DnD BnBnB.... or the Bermuda Triangle of Honduras

Trip Start Feb 03, 2006
Trip End Jun 20, 2006

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D&D Bed & Breakfast

Flag of Honduras  ,
Tuesday, March 21, 2006

So, after leaving Comayagua (still shuddering over the headboard and the weasels), we headed out to the Lago de Yojoa. Now, I keep thinking that our Lonely Planet guide will get better for some reason, but again and again it disappoints. It gave instructions for getting to the D&D Bed Breakfast and Brewery, but mentioned at least 3 towns not seen on any maps in the book.

We managed to get to the lake, and then (on the advice of every Honduran we asked), walked 3 kilometers down the wrong road to a dead end, not the D&D. After a hitchhike and taxi ride, we did manage to make it to the hotel.

The D&D is unlike anywhere we have been in Central America. It is run by and Oregon Expat and his Honduran wife, Robert and Zynthia Dale (hence the D&D, I suppose). They have 5 rooms and a great restaurant with both typico and US cuisine as well as beers and sodas that Robert makes on the premises in a shipping container that he had outfitted as a brewery while in the US and shipped by sea to Honduras. They make a great porter, and good amber and pale ales, as well as some dodgy fruit ales (Andrew and I have an aversion to fruit ales, and now we have a special aversion to Mango Ale). He also makes root beer, vanilla and strawberry sodas, and carbonated blueberry juice. They actually grow blueberries on the mountain slopes above the hotel.

Robert and his wife are great hosts. Robert took time to drive us over the mountain to the small town of Las Vegas and showing us his extensive collection of artifacts. He finds most of these while doing his side business, digging swimming pools and septic tanks. Especially brilliant was the Jade hand axe. And the mandible complete with jade false tooth!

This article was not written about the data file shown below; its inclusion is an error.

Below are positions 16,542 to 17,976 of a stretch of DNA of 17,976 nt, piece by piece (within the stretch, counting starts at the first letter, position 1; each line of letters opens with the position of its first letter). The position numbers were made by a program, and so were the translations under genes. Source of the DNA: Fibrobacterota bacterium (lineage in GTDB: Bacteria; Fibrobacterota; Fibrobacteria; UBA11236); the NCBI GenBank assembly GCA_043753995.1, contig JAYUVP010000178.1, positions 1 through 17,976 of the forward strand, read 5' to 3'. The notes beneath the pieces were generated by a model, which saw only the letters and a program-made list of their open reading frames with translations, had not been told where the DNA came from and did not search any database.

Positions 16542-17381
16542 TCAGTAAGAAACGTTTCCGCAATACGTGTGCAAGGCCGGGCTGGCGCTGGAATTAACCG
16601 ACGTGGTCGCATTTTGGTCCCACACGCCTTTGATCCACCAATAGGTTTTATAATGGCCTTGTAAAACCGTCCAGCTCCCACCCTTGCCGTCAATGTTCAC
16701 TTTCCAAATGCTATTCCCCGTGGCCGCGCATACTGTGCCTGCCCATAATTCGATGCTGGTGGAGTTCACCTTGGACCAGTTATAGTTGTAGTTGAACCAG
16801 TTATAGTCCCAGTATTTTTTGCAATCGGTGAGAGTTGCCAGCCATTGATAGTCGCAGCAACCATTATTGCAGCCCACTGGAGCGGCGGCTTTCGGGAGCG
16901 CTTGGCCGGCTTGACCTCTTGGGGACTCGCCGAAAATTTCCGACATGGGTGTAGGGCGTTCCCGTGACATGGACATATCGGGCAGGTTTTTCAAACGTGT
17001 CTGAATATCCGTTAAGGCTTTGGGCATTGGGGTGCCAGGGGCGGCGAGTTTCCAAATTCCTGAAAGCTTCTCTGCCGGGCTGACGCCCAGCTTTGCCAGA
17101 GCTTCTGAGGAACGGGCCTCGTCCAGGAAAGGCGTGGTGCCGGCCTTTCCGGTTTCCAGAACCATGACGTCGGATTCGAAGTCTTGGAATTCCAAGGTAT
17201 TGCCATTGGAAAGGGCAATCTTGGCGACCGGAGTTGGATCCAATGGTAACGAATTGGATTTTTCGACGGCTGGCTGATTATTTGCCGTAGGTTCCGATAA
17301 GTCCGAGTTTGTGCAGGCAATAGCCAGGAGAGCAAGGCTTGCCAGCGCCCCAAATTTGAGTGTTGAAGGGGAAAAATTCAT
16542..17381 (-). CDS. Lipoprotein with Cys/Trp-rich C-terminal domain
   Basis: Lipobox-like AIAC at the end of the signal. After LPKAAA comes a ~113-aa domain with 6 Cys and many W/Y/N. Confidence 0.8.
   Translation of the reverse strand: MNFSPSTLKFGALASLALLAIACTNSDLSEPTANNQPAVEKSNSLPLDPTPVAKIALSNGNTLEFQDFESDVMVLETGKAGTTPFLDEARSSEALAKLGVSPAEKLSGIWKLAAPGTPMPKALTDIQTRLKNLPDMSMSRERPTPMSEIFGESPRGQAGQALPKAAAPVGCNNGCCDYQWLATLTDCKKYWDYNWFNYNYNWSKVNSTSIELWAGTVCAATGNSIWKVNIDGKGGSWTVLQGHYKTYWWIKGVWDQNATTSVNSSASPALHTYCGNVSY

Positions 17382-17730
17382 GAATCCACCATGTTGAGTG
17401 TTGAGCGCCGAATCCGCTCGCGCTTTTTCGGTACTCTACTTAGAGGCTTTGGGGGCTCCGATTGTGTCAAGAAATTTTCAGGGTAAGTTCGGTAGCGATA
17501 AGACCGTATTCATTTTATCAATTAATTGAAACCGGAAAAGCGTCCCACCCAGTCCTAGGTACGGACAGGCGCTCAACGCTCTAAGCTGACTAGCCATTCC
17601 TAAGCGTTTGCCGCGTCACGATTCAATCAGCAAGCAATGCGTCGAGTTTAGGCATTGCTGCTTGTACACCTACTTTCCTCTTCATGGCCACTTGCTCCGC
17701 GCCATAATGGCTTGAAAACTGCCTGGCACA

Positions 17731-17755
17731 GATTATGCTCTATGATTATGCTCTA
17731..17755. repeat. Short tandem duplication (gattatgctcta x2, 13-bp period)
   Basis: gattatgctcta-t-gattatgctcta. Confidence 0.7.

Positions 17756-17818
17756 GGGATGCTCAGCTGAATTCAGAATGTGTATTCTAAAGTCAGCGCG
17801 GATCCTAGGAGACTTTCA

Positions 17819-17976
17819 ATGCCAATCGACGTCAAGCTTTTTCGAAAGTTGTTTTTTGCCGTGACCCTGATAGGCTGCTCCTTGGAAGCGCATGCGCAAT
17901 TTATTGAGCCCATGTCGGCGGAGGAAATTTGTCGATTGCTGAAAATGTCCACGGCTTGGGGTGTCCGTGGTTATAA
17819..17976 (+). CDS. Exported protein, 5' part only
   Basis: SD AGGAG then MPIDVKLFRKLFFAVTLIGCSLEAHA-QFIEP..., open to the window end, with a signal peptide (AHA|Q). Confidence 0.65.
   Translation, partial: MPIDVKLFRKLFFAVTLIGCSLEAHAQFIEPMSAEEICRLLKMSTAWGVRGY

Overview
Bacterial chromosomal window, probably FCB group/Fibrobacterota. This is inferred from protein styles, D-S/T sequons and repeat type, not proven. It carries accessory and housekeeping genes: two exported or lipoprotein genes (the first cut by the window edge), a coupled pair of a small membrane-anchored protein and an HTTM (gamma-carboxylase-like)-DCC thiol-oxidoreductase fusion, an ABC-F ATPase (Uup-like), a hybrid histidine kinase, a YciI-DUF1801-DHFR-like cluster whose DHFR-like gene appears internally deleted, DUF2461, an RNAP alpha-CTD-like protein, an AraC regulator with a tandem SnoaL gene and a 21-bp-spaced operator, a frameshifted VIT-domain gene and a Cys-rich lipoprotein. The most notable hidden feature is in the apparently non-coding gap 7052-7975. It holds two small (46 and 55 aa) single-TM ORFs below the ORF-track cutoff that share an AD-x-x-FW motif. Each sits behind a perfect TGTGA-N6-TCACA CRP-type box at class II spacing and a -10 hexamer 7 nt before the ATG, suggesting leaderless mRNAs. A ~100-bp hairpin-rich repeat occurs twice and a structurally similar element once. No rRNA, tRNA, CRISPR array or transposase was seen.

While reading through guest-book entries of past travellers, most ended with something like "I meant to stay a night, ended up staying 2 weeks".

We meant to stay 2 nights, ended up staying 4. Andrew worked for Robert building new cabins for a day, so we lived gratis that day.

Lago Yojoa is a really big nice lake. We read that you can catch 10-13 lb. bass in the lake, though Andrew insists that the people writing that meant that the average daily catch totals 10-13 lbs. There are steep, densely forested mountains around the lake, and an amazing variety of bird species. We met an English guy, Malcolm, who provided us with a lot of information on local birding, and birding in general. For the last 25 years, he has worked summers as a fruit-picker in France, travelled the world looking at birds in the winters. He thinks England is too far from the Equator.

We went and saw a waterfall near the town of Peņa Blanca. Our Lonely Planet listed it as 443 meters, but alas it was a typo. Still, a 44 meter waterfall is pretty impressive. We had the option of going to a "cave" behind the falls, but decided against the extra cost. However, the couple we were with (Josh and Kat of Michigan and Tennessee respectively) gave it a go. The guide didnīt tell them that they would have to go through chest-deep water, make several sketchy rock-to-rock jumps, and then get pelted by the falls before getting to the hole behind the falls, which was barely big enough for 2 people to fit into. Josh described crossing under the waterfall as somebody punching you repeatedly on the back of the head.

They were happy to have done it, once they were back to safety, and despite losing a pair of sunglasses and a pack of cigarettes. We were glad to be dry.
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